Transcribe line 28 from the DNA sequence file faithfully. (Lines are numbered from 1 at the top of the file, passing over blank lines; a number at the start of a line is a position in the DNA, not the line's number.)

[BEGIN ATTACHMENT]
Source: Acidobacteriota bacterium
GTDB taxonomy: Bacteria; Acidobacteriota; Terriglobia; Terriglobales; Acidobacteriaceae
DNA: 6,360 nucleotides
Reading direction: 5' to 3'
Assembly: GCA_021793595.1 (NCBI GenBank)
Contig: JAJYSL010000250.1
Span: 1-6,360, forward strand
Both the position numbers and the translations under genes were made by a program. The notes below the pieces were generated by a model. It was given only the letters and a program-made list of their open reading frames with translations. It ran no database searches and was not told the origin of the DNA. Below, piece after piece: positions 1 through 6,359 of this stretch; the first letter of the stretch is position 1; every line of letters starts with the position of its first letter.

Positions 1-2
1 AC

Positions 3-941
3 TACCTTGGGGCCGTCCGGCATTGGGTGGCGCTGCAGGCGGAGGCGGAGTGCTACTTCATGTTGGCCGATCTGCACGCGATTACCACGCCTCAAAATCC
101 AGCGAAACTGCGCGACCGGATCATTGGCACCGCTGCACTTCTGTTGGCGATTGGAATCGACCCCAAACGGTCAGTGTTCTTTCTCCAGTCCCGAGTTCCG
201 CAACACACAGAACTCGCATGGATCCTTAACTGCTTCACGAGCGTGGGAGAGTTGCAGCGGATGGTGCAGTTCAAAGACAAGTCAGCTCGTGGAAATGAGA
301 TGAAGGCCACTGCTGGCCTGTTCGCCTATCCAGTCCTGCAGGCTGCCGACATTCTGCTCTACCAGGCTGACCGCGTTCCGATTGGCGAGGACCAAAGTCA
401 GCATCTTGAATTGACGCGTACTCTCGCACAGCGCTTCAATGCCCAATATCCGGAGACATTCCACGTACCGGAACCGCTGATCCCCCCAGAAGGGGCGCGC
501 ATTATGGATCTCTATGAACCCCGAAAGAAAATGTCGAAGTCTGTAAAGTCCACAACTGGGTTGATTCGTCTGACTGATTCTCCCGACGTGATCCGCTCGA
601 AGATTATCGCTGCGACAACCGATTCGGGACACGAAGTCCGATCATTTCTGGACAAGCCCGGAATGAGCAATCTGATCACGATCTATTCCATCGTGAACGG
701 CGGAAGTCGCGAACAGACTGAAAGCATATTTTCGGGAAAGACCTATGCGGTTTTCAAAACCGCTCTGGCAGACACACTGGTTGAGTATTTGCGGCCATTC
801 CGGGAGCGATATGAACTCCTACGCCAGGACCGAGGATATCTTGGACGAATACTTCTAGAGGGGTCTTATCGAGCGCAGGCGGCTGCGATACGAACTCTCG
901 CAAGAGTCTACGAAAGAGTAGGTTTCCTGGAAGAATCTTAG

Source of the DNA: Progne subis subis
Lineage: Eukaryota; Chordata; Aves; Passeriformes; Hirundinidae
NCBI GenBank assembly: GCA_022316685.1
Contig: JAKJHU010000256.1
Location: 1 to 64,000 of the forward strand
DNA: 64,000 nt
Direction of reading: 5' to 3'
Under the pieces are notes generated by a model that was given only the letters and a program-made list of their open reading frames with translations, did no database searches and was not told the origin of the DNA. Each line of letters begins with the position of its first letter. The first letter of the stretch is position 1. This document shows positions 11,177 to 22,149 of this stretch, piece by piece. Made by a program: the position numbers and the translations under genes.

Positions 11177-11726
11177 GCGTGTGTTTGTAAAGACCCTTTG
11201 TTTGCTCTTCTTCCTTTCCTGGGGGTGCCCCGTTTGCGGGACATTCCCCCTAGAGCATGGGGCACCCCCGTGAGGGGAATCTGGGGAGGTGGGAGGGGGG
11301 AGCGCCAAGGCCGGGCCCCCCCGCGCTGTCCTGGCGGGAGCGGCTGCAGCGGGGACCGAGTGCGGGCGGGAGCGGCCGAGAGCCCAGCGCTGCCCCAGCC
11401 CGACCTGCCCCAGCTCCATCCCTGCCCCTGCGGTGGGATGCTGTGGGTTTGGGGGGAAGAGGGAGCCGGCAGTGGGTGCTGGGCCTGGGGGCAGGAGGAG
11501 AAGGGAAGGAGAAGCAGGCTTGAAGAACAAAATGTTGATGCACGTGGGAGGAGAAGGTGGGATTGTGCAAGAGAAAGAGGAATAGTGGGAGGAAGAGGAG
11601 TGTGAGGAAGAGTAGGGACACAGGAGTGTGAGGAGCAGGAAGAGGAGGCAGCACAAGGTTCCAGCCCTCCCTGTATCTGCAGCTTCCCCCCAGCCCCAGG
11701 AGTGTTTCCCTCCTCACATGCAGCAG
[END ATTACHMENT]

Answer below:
Direction of reading: 5' to 3'